The trade-off of taking the VC route is that you relinquish a degree of control over your business. Once VC money is involved, your company’s focus is directed on producing a return for the fund’s investors. Essentially, it is no longer just “your” business.
And it’s not just about getting a VC on board, but the right VC that fits with your app, your culture, and your goals. You position yourself strongly by exercising diligence on VCs with the same rigor they do on your business by talking to other portfolio companies, and understanding what’s happened through the bad times as well as the good.
- Grants and tax breaks
There are many countries with a progressive approach to the arts and entrepreneurship, including the UK and Canada. These countries tend to be interested in supporting app and in particular games development, and as a result have invested significant sums to be made available to eligible developers.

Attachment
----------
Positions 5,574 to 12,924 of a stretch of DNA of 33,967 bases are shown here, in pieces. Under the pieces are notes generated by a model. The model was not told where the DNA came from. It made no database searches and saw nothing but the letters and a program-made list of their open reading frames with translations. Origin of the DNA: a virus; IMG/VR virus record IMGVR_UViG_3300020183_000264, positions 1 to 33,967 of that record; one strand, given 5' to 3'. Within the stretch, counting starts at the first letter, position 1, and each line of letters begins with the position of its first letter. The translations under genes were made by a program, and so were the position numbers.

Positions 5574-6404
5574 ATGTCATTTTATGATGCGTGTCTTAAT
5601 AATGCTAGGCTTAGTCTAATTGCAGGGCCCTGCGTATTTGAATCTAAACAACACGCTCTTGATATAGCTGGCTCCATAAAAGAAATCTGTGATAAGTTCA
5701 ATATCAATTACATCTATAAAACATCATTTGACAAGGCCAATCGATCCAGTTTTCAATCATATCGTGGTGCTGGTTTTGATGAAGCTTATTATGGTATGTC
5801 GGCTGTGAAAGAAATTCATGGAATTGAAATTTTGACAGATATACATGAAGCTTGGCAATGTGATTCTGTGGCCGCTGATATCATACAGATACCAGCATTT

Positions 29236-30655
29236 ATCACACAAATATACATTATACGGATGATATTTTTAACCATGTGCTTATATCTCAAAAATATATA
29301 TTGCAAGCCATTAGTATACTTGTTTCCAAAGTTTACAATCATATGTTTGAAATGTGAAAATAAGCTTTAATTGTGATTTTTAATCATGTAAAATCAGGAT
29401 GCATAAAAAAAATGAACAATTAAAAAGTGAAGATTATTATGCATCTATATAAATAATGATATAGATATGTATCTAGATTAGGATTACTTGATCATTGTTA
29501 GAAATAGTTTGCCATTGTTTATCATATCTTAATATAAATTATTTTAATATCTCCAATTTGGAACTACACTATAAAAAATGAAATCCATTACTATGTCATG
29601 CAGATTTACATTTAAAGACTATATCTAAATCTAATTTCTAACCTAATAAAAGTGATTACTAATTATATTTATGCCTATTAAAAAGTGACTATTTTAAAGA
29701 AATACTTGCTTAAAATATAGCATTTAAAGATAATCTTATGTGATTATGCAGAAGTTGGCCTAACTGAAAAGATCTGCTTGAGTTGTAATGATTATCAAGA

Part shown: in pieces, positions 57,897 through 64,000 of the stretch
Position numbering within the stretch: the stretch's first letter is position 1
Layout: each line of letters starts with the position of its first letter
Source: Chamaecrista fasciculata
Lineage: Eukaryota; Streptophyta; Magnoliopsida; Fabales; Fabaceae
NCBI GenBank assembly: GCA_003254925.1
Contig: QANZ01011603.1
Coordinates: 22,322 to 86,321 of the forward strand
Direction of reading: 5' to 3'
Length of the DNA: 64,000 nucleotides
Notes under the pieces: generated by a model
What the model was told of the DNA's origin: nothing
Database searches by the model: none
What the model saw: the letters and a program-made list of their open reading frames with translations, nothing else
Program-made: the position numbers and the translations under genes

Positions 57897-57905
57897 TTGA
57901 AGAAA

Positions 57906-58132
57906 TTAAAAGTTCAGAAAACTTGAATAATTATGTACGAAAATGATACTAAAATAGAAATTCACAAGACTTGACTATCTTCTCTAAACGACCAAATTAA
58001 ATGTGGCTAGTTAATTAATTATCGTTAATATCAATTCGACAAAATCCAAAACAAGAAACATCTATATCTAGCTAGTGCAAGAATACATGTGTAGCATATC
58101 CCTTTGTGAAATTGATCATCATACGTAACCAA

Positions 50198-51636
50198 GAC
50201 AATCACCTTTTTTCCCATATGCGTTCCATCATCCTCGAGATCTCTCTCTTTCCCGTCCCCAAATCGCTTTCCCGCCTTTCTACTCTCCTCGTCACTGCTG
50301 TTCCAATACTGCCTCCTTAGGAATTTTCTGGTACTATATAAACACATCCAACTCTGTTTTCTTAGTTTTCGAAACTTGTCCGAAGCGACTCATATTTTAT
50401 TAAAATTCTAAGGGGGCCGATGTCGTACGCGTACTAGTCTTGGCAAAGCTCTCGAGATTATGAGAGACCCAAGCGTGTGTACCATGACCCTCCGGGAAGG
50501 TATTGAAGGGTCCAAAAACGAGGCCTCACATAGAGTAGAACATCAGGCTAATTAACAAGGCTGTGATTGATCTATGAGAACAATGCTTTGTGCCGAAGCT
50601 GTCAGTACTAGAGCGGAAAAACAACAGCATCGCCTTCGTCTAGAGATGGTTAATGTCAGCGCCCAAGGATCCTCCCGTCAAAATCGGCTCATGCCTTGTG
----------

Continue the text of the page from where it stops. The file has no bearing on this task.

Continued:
Grants and tax breaks involve no fees or need to pay anything back if you are successful in applying. However, the downside is that such programs tend to come with a lot of red tape and no guarantee of success. They require a great deal of time to apply and you have to meet often strict criteria that may necessitate the help of an accountant or another specialist professional, but beware of overpaying for their help and make sure you shop around.
Making the right choice for growth
The key to your success in the app economy is growth. For the vast majority of consumer-facing apps this comes through user acquisition on paid channels .
Constructing a growth strategy using paid UA on platforms like Facebook and Google requires a clear understanding of the costs, as well as the lifetime value of your users. If the LTV exceeds the cost of acquisition then you have the first ingredients of success.
Moreover, if you are able to fund user acquisition without relying on external capital, you will be able to keep greater control of your business and your destiny. The trick lies in having a really solid handle on your metrics and a focused understanding of when the right time to scale is, and making sure that the funding choices you’ve made early on support your aspirations for growth and success down the line.